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Understanding When The Stark Law Applies To Your Healthcare Practice

Friday, May 12th, 2017

Physicians have been confused about Stark Law and how it applies to them. Some believe the law applies to all fraud and abuse violations, but it is only relevant when it comes to particular healthcare services and Medicare beneficiaries. The law also applies indirectly to referrals of Medicaid beneficiaries, but for simplicity, we will only address referrals of Medicare patients in this article. To know whether or not you have violated the Stark Law, you need to understand what this statute addresses. The following will help you gain an understanding of the Stark Law and when it is applicable to your practice.

The basics of the Stark Law

The law is formally known as the Ethics in Patient Referrals Act, but is commonly referred to as the Stark Law. It applies when a physician makes a referral of a Medicare patient to healthcare provider with which the physician (or his or her immediate family members) have a financial interest and an exception to the law does not apply. The financial interest may be either a compensation relationship or an ownership interest. This law only applies to referrals for certain items and services, known as designated health services, payable by Medicare. These designated health services include imaging, radiation therapy, prosthetics, orthotics, home health, and more, and the government has promulgated a list of CPT codes that represent designated health services.

The Stark Law provides significant penalties for referrals made in violation of the law, including monetary penalties and potential exclusion from participation in federal healthcare programs, and prohibits the facility receiving the referral from billing Medicare for the designated health services provided in violation of Stark. Under the law, “referral” is broadly defined and does not require a physician to instruct a patient to select a specific provider. Further, the Stark Law is a strict liability statute, meaning that a provider does not have to intend to violate the law in order to be liable.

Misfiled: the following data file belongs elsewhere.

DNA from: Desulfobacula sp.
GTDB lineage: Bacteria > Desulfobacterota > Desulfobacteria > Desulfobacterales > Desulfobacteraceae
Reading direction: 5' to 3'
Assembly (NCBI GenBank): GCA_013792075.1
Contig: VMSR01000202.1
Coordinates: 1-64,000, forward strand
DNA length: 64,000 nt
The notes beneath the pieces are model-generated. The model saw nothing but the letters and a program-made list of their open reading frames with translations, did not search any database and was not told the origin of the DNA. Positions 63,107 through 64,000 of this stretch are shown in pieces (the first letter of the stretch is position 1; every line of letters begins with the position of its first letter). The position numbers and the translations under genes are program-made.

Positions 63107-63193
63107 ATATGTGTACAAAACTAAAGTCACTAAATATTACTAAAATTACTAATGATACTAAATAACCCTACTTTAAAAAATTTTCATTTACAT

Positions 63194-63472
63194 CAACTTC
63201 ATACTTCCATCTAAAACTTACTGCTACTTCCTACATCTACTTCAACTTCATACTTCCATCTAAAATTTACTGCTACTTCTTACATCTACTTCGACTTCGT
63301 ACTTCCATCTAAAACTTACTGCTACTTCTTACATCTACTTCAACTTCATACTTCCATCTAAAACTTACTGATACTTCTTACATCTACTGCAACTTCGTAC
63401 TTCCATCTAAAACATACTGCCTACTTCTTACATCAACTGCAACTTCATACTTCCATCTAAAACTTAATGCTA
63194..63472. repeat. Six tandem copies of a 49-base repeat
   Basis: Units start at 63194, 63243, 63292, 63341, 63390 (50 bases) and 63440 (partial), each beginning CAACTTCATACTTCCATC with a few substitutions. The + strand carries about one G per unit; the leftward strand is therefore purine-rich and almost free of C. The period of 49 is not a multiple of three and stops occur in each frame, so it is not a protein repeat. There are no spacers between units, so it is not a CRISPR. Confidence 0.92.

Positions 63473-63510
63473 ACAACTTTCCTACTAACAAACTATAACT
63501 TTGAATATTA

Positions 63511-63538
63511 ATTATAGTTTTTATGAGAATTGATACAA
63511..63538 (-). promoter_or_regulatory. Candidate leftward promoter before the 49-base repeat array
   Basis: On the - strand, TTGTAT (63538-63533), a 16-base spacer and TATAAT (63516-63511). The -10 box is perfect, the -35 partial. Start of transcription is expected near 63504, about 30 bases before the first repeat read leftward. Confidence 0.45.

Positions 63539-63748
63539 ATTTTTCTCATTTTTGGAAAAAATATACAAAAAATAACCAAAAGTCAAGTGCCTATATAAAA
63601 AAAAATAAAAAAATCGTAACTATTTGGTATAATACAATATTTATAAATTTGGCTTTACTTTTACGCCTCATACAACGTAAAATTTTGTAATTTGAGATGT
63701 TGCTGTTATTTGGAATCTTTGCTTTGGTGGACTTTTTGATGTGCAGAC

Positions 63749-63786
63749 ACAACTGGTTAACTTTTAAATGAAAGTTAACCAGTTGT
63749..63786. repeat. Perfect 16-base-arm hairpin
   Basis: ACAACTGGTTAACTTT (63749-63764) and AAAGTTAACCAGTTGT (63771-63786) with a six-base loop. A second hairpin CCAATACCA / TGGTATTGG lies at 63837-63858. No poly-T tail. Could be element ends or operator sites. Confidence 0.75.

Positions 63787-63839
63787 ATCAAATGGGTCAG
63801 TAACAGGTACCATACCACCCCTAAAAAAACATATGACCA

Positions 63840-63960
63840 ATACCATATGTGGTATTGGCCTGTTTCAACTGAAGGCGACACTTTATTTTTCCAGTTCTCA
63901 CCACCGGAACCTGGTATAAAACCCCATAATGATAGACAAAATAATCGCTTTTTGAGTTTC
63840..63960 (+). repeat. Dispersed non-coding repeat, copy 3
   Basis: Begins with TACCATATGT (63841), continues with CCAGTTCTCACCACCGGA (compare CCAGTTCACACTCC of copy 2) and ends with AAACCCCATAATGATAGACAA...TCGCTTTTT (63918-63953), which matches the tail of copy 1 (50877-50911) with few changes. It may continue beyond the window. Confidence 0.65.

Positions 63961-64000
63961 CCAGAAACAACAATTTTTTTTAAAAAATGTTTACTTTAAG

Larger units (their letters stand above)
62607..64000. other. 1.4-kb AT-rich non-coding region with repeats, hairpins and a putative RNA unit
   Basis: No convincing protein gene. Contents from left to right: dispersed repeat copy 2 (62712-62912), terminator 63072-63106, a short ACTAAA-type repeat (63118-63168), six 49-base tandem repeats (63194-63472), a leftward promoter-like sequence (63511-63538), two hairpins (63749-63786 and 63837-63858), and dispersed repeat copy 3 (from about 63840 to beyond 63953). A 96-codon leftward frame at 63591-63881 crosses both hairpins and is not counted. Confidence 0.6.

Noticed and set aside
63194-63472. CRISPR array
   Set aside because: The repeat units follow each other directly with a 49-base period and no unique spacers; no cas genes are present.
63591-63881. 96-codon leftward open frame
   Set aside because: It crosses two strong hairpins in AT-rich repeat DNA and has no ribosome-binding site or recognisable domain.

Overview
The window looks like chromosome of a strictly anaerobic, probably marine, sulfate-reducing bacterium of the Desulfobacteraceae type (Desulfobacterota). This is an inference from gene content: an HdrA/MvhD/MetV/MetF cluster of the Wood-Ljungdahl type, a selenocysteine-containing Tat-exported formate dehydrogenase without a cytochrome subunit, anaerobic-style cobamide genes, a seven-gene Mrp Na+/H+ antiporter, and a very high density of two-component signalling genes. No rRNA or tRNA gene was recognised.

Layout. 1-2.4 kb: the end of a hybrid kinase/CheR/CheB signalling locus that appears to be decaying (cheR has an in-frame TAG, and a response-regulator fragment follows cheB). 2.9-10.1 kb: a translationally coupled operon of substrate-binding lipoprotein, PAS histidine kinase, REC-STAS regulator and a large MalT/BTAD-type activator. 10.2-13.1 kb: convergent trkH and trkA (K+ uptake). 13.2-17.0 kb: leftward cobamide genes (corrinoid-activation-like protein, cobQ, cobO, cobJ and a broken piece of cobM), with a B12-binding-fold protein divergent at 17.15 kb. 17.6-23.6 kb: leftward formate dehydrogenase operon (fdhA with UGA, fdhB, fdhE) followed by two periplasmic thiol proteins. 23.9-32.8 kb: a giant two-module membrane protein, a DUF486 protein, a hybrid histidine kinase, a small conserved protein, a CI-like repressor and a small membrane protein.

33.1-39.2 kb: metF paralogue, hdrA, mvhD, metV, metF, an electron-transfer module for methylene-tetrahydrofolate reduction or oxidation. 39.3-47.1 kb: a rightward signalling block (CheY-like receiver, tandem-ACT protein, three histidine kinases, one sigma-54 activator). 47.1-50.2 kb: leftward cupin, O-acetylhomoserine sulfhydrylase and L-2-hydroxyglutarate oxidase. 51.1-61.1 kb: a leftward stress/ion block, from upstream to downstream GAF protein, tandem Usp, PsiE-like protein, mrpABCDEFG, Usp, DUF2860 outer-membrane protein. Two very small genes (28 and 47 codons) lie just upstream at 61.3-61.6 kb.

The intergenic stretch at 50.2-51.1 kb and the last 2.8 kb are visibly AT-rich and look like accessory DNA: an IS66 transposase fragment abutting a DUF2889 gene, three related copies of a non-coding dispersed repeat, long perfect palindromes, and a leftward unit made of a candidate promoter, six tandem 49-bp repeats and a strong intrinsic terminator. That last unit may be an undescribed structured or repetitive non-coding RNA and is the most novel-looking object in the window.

Stark Law Exceptions

Under the Stark Law, there are specific exceptions to the applicability of the law. However, to be protected by an exception, all the requirements of the exception must be met. The availability of an exception depends on the type of financial relationship between the referring physician (or his or her immediate family member) and the facility providing designated health services. Exceptions exist to cover internal relationships within a physician group, ownership in companies that are publically traded, rental of space and equipment, and the provision of designated health services in certain rural areas.

Analyzing Applicability of the Stark Law

To determine whether the law will be an issue in any situation, a physician must ask themselves three things. Is the service considered a designated health service? Is the patient a Medicare (or Medicaid) beneficiary? Do I or any members of my immediate family have a financial relationship with the facility to which I am referring the patient? If the answer to any of these questions is no, there is unlikely to be a violation of the Stark Law. You may have false claims issues or other violations, but without a “yes” answer to all three questions, you have not violated the Stark Law. Answering “yes” to all three questions does not automatically mean there is a Stark Law violation, but there might be.

If you are in need of an experienced attorney to help you stay compliant with the Stark Law, contact Brown & Fortunato in Amarillo, Texas. You can call us at (806) 345-6300 or stop by our offices at 905 S. Fillmore, Suite 400, in downtown Amarillo to learn more. You can also Contact Us by email for more information about our Practice Areas.

This information is subject to change. Please check for updates that are more recent than the published date of this article.